The latest report says that Darron Dellon Dennis Wint did not act alone in the arson murder of a Washington, D.C., family and their housekeeper. You might wonder how a $4.5 million mansion—presumably with top-flight smoke alarms—could burn enough to kill the occupants.
A cnn.com report says they were held against their will since the day prior to the May 14 fire. Wint is being held without bond.
It’s too soon, however, to draw conclusions, as other people are being interviewed by police.
Wint was arrested a week after the bodies of Savvas and Amy Savopoulos, and their son Philip were discovered. Housekeeper Veralicia Figueroa died later at a hospital.
The victims were discovered bound up and injured from blunt force, continues the cnn.com report. Philip, age 10, was apparently stabbed and tortured.
Bernardo Alfaro, the housekeeper’s husband, stated that Veralicia did not return home the night of May 13. (It’s fair to wonder why he didn’t pay a visit to the mansion that night, because next morning he finally did.)
Alfaro received a text message from someone claiming to be Savopoulos, telling him that his wife, who couldn’t drive, was with Amy in a hospital. Someone identifying herself as Amy called a second housekeeper and told her to stay home.
It’s believed that money was the motivation for the murders. Apparently, Wint and accomplices stole $40,000 that was dropped off at the mansion by a Savopoulos employee.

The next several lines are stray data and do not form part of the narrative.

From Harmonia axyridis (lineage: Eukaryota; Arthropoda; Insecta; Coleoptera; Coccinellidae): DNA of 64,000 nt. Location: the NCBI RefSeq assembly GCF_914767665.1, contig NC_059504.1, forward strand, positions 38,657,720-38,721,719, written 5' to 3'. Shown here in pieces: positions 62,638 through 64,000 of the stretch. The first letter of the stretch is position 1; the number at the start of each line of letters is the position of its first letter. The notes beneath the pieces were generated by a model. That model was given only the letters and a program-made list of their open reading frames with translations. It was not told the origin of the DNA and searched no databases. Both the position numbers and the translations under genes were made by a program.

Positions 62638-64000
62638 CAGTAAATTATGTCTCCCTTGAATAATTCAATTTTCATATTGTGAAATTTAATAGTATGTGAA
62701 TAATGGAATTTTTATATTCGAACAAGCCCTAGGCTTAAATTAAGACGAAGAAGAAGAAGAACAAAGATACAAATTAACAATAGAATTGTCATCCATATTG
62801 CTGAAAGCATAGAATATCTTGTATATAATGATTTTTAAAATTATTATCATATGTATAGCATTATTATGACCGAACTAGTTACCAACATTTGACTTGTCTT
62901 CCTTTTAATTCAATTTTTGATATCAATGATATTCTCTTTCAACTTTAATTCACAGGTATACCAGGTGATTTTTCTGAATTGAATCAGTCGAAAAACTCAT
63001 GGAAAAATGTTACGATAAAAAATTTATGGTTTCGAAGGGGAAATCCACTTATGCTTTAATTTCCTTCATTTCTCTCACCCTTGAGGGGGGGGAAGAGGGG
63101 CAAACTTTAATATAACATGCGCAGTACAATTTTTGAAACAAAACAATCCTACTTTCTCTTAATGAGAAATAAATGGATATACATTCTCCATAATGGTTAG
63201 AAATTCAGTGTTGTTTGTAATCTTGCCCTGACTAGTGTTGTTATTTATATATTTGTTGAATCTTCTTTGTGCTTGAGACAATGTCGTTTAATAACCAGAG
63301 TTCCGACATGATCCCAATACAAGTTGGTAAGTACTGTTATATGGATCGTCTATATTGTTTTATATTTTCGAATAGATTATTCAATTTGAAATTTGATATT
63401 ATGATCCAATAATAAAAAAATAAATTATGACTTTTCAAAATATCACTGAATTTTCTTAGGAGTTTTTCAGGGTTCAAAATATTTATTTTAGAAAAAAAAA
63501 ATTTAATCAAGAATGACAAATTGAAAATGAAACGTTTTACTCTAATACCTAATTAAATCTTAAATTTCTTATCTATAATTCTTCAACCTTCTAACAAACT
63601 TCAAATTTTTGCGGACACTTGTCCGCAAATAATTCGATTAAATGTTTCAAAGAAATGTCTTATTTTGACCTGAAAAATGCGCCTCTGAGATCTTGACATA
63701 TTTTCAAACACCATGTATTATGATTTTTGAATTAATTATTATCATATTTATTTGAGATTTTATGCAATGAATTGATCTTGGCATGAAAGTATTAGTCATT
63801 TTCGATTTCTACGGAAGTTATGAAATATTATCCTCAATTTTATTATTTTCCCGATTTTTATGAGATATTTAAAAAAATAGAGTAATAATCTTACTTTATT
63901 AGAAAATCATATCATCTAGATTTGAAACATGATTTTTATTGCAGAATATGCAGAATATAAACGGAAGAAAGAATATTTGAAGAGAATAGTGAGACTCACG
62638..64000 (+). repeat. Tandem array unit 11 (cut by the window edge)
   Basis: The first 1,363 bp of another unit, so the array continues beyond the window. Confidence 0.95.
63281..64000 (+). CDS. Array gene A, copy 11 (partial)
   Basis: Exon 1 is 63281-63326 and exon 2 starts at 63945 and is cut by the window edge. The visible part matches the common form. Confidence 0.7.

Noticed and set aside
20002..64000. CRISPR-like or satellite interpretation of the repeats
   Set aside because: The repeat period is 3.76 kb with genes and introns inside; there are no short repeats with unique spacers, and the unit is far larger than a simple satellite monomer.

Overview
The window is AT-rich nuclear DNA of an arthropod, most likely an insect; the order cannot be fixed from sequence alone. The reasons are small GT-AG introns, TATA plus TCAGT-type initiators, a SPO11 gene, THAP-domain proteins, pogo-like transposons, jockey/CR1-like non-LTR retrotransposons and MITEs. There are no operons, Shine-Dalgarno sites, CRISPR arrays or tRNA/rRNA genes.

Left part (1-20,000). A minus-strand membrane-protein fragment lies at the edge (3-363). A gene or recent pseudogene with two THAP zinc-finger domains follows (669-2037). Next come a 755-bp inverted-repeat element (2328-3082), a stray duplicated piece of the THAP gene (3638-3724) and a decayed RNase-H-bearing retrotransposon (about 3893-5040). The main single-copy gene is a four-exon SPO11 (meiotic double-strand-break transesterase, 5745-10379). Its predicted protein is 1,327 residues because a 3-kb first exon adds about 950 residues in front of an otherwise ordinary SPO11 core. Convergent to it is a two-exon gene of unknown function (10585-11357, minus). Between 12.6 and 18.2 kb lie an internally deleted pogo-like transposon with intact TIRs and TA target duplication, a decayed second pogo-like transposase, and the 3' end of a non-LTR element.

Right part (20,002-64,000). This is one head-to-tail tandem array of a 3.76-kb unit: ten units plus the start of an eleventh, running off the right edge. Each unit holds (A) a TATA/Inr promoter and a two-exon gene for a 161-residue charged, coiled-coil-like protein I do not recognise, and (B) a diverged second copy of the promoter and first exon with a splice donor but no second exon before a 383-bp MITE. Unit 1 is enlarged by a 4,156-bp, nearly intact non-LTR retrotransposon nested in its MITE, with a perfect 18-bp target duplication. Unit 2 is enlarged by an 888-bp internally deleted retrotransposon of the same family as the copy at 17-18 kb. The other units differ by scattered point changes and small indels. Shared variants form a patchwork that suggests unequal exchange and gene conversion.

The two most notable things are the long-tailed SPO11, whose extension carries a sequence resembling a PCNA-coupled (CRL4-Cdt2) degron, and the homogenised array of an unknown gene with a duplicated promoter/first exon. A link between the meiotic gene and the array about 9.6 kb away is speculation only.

How was Wint caught? On May 13, two pizzas were delivered to the mansion while the victims were bound up. A woman instructed that the pizza be dropped off at the door (it had already been paid for via Amy’s credit card). Wint’s DNA was found on the crust.
Wint’s attorney says that this DNA doesn’t prove Wint was inside the house. So how did his DNA get there? Wint’s record doesn’t help: charges of theft, assault and sexual offense.
Neighbors of Wint’s parents say that Wint had choices and that “he was not raised this way.” Few people want their kids to grow up into murderers and groom them for such. But one must wonder what kind of emptiness and darkness existed in the childhood of a man who grows up to burn to death four innocent people.